On episode 25 of Calfee NOW, Leah Pappas Porner, Partner-in-Charge of Calfee's Columbus office and Chair of the firm's Government Relations and Legislation practice, and Nick Bush, Principal with Calfee's Federal Government Relations and Policy group, spoke with Steve Stivers, President and CEO of the Ohio Chamber of Commerce and former U.S. House Representative.
Topics discussed included:
- How the Ohio Chamber is embracing the news of Intel committing $20 billion to build a new chip manufacturing mega-site in Columbus, Ohio and how the Chamber will support Intel with this project.
- The Chamber's plans to work with Congress to pass the CHIPS for America Act, which establishes investments and incentives to support U.S. semiconductor manufacturing.
- How the Chamber is helping Intel get integrated into the Ohio community.
- The advantages Ohio has and how the state is competing as a destination for businesses with other locations around the country.
All right. I would like to welcome everybody to another episode of Cal. Now, today we've got Steve Stivers, a friend, my former boss in Congress, uh, to join us. As many of you know, Steve's worn many hats on his career, uh, having started in the private sector before serving in the Ohio Senate, and has spent the last 10 years in the US House representatives all while continuing a decorated military career where he still serves, correct me if I'm wrong, as Brigadier General and the Ohio National Guard. Um, he's put on a new hat as the president and CEO of the Ohio Chamber of Commerce. Um, looking forward to, uh, discussing your work with the Chamber and, um, your take on all the exciting economic development projects happening here in Ohio. So thanks for joining us today.
Thanks, Nick. It's great to be on, uh, your video blog with, uh, now, and excited to talk about the amazing things going on in Ohio, uh, and how folks can be part of it.
Well kick things off. Uh, you know, you're back in Ohio after spending 10 years in Washington. How has that experience in DC sort of informed your leadership of the Chamber, um, and how does that set your goals for where, where you want to take the state of, uh, the Ohio economy?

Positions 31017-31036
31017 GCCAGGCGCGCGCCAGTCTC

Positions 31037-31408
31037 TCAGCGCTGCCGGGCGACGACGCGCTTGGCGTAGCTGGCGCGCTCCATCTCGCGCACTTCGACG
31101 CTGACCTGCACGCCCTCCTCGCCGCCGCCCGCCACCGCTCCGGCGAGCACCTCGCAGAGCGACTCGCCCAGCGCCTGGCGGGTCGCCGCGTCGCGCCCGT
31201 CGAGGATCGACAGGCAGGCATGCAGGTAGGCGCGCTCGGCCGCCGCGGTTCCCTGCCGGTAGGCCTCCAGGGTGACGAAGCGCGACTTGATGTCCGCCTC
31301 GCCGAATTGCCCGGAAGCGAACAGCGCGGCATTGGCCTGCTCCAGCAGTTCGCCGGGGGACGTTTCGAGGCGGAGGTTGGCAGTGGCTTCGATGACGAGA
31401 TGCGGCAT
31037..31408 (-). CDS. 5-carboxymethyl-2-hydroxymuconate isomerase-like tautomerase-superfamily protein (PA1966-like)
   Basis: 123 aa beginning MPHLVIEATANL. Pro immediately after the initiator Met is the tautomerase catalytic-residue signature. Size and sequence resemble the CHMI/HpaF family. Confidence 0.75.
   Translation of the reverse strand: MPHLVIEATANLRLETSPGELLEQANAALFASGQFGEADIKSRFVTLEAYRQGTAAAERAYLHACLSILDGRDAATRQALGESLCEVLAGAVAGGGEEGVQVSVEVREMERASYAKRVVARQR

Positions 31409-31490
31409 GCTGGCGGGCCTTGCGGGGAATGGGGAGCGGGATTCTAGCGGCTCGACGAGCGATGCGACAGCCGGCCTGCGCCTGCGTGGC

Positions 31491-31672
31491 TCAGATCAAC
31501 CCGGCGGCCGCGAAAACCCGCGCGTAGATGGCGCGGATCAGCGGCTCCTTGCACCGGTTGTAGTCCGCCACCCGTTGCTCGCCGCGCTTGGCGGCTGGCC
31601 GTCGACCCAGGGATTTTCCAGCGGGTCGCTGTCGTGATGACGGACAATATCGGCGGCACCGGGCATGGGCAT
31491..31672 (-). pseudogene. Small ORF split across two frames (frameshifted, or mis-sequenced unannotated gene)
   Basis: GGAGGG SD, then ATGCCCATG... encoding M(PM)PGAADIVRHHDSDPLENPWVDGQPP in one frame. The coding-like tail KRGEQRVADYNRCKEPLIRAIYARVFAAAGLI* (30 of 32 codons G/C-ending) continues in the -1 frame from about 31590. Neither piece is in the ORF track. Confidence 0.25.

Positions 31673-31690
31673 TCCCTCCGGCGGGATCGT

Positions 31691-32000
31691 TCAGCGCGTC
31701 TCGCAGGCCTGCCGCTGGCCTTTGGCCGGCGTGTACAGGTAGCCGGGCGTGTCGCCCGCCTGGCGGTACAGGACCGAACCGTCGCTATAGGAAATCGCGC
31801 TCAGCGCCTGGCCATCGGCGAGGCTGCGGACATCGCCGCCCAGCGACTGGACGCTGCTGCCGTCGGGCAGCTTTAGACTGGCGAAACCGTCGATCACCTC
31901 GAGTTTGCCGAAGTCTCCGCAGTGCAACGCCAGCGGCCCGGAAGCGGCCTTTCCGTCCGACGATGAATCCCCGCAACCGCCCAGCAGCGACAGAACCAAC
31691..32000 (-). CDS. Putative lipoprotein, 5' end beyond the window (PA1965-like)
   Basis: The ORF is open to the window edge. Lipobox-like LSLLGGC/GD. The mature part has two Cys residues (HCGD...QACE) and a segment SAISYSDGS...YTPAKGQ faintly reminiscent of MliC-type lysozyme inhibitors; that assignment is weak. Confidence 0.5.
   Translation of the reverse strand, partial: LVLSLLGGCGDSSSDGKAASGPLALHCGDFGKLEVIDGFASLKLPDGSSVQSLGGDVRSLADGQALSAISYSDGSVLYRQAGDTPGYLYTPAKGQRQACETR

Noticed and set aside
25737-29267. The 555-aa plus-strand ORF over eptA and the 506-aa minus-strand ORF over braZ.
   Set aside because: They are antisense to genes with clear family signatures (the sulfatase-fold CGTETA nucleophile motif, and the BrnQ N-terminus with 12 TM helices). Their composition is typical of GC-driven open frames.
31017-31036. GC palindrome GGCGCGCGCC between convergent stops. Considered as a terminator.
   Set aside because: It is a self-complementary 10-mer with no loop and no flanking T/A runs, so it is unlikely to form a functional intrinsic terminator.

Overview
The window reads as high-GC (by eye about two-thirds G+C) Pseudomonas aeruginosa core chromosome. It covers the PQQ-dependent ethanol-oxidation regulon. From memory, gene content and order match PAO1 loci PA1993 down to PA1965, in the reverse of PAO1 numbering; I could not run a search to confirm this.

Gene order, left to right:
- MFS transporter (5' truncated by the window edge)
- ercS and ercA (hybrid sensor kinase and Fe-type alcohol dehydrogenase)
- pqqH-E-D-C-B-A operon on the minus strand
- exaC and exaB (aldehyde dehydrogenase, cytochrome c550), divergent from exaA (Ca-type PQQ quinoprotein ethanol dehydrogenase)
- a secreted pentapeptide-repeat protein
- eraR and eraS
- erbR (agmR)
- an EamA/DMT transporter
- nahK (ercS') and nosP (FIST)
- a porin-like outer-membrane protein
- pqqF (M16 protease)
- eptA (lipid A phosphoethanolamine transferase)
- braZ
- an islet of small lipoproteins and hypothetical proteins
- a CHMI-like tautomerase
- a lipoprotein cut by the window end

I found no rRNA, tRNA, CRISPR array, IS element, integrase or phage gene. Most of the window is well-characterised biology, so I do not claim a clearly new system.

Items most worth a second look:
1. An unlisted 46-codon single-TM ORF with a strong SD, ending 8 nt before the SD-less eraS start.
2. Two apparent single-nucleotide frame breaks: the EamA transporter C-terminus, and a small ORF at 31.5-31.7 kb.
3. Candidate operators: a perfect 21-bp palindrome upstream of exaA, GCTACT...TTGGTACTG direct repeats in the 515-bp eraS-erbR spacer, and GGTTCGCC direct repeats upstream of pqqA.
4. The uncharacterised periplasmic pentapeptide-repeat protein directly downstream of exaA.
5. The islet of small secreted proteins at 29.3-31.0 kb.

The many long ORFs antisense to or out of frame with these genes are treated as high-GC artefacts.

Well, I've always tried to work on issues that help people, uh, whether when I was in Congress working on the PAWS Act, that helps veterans that have post-traumatic stress get access to service dogs that can transform their lives. Whether I worked on the Higher At Home Act, whether I worked on legislation to help people that are homeowners, uh, or become homeowners, um, you know, I, I worked on 22 pieces of legislation, uh, in my time in Congress, and the common thread was trying to help people. Uh, you know, coming back to the Chamber of Commerce, the way we can help people is having a growing economy where jobs are plentiful, people can earn good wages, and have a great quality of life. And that's what the Chamber focuses on, is free enterprise and opportunities to grow our economy that benefit all 11 million Ohioans. Nick,
Leah Pappas Porner:
Steve. By now the world has heard of Intel's announcement to bring two central Ohio, potentially a $20 billion investment. Tell us how the Ohio Chamber is embracing this fabulous news for our state, and what, as you look for your work and, and your team's work towards the Intel opportunity, tell us a little bit about that.
Great, well, thank you Leah. It's great to have Intel coming to Ohio, coming to Central Ohio, a 20 billion investment. You know, this is a generational change, uh, that's not only going to impact the Ohio economy and the workforce here, but it's going to change the image of Ohio. We're going to leave behind that rust belt image that people think of when they think of the Midwest, and we're now the silicone heartland, and it's a big deal. Do you, do you have t-shirt? Do you have your, I don't, I got to get one of those t-shirts, but, um, you know, the Chamber's been doing a every other week call with the, with Intel to talk about what's going on and how we can be helpful. They've just announced their first hire. They're going to be hiring a few more people. Uh, I've had, uh, a long conversation with the new plant manager who's coming from Arizona, who will manage this fab or these fabs in Ohio.
Uh, he's got a compelling story. He went to community college and then he worked his way up at Intel and he's going to be running the biggest chip manufacturing plant in the world when we get done, and it's going to be here in Ohio. So he brought his kids and his wife here to Ohio on spring break. I guess that's what you do when you're from Arizona. But, um, it's excited to, exciting to see this start to happen. They're going to start moving dirt here this summer. Things are starting to really happen, but more importantly, they're trying to build an Ohio supply chain. When you think about the thousands and thousands of jobs and thousands of suppliers it's going to take, uh, to, to make this happen, we need to build an ecosystem around it. There's a lot of companies in Ohio that are doing things that could be suppliers to Intel.